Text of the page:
This August, Aliaksandr Lukashenka will seek re-election as president of Belarus for the sixth time in a row. Although the campaign is only starting to take off, it has already proven to be the most interesting in the state’s recent history. Lukashenka is facing genuine resistance to his rule and, it seems, has made several mistakes in dealing with his opponents - bad election timing, counter-productive violence and stirring up another source of tension with Russia. The question is: could these mistakes help bring about a long-awaited democratisation in the country?
Lukashenka has not seen a strong competitor to his rule since winning a democratic election in 1994. Back during the years of post-Soviet collapse, the widely popular and charismatic leader attracted mass support, only later to capture power and claim the title of “last dictator in Europe”. The issue here is that while the state’s autocratic system has hindered electoral competition in Belarus, it is widely believed that Lukashenka would have won previous elections even if votes had been counted fairly. The conventional opposition has long discredited itself in their reluctant struggle against the regime, which usually consisted of promoting populist slogans and underdeveloped strategy.
Previous moments of major resistance to Lukashenka’s regime came in 2006 and 2010, when thousands of protesters took to streets with calls for democratic change. Those protests were met with a crackdown and detention of both civil participants and presidential candidates. (Indeed, popular candidates in Belarus have a habit of ending up in prison or exile, or both.) After rather vibrant campaigns in 2006 and 2010, Belarus saw an insipid election in 2015 - civil society was not willing to support “technical” opposition candidates, and hence remained unengaged. This year was supposed to be the same but for a last minute twist.
Lukashenka’s reluctant response to the COVID-19 pandemic, the consistent decline of people’s incomes and broader political stagnation has coincided with the emergence of popular (at last!) alternative candidates. As opinion polls are essentially banned in Belarus, it is difficult to assess the real support of the incumbent president or his rivals. However, multiple surveys by independent media put Lukashenka’s rating at around 3%. (This has led to a new nickname “Sasha 3%”, together with related memes, street art and merchandise.) The real levels of support for Lukashenka are likely much higher, as most of his supporters do not trust digital media and prefer to receive information from state TV - these voters are unlikely to have their voices represented in the independent surveys. But it is clear from leaked official polls that Lukashenka has lost the electoral majority.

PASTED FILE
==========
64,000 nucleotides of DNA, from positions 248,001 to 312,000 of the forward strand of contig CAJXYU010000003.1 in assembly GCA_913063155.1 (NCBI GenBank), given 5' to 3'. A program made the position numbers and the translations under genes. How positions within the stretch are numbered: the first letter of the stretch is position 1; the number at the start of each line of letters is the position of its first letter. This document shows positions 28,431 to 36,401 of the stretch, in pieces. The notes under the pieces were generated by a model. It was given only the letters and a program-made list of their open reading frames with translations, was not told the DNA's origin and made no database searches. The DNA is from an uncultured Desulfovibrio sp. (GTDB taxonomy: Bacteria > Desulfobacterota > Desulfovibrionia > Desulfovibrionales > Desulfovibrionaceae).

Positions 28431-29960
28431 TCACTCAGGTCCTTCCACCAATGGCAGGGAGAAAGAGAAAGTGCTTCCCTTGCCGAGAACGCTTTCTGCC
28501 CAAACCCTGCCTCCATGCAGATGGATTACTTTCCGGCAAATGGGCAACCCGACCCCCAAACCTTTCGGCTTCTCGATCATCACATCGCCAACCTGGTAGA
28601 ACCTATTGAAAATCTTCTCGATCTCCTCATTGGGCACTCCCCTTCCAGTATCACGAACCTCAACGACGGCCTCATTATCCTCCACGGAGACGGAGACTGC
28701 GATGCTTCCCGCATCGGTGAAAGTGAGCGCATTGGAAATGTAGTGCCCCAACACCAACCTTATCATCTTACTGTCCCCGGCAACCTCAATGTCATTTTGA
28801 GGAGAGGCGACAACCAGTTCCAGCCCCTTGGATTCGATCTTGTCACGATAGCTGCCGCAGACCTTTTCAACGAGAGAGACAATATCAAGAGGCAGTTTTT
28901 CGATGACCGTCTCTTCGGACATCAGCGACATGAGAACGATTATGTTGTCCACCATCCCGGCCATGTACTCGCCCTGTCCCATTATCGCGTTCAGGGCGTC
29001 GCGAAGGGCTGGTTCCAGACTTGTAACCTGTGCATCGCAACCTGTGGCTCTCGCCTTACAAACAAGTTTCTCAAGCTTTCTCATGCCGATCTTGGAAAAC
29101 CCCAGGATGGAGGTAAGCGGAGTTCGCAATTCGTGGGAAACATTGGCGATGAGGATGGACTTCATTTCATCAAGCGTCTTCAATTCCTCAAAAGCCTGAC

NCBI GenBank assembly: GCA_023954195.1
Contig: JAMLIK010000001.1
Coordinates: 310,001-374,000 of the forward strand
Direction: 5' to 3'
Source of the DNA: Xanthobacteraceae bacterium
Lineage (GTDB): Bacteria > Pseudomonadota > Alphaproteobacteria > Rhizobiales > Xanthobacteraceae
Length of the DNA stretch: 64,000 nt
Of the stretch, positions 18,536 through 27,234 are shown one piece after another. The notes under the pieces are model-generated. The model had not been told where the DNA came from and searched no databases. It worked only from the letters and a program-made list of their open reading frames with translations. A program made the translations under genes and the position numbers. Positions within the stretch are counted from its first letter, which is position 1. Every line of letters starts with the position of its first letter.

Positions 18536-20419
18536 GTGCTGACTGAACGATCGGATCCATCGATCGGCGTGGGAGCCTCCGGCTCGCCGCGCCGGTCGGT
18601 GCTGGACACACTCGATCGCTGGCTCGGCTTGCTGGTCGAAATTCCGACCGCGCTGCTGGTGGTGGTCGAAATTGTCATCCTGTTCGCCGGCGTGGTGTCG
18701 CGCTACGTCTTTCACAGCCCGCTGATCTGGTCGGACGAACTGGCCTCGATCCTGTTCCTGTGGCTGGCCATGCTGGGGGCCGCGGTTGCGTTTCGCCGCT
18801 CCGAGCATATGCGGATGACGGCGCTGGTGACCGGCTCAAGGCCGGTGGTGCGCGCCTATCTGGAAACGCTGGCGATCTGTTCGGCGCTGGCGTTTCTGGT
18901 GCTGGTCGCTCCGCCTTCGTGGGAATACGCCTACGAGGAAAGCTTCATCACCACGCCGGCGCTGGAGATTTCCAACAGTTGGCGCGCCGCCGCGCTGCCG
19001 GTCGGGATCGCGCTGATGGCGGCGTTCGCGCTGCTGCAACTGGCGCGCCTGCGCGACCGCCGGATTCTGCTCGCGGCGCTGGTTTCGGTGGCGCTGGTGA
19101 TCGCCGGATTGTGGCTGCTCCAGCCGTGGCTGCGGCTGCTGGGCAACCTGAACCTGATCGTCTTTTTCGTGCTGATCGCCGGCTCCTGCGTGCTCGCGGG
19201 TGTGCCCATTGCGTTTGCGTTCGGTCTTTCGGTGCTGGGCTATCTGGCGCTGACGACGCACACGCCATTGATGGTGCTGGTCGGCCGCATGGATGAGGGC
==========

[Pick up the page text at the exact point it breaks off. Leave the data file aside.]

The real campaign has not even started yet and the candidates have not been officially (not)registered, but they are already facing repressions - something previously unseen even in Belarus
Lukashenka’s prime rivals Viktar Babaryka, Valery Tsepkala and Sviatlana Tsikhanouskaya, on the other hand, enjoy unprecedented support from the Belarusian public. Babaryka scores above 50% in the same independent surveys and has collected 435,000 signatures in his support with the help of the second largest initiative group (after Lukashenka). This is significantly more than the 100,000 signatures required for registering as a presidential candidate and more than any other democratic candidate has previously managed to collect. In fact, even Lukashenka himself collected less signatures in 1994 and 2001, until he started to present over one million every election since 2006 - a figure comparable to how many Vladimir Putin usually collects in Russia. Tsepkala and Tsikhanouskaya score from 10% to 20% in the surveys and have collected around 220,000 and 150,000 signatures, respectively. This is particularly striking given the small size of their initiative groups.
Not surprisingly, this situation has played on Lukashenka’s nerves. The real campaign has not even started yet and the candidates have not been officially (not)registered, but they are already facing repressions - something previously unseen even in Belarus. The initiative group of Sviatlana Tsikhanouskaya’s husband, popular YouTube blogger Siarhei Tsikhanouski - who initially planned to run for president - was denied registration. And Siarhei himself was imprisoned in connection with what Amnesty International considers a politically motivated case.
Viktar Babaryka, the former head of one the country’s largest banks, has also found himself in the middle of a criminal case concerning money laundering, tax evasion and bribery. He and his son Eduard (who is head of his father’s initiative group) are now in detention as the investigation continues. Babyrka’s team could not therefore submit all 435,000 signatures to the electoral committees as Viktar and Eduard themselves had to present some of them. Yet even out of the 361,654 signatures that reached the committees, around 200,000 were deemed invalid (again, something unseen in the recent history of Belarusian elections). This still leaves more than enough signatures for Babaryka to be registered as a candidate, but given that the number of signatures are not the sole requirement, this does not guarantee it. Vitally though, the invalidation of signatures stirs up public dissatisfaction, as people’s voices are essentially being ignored.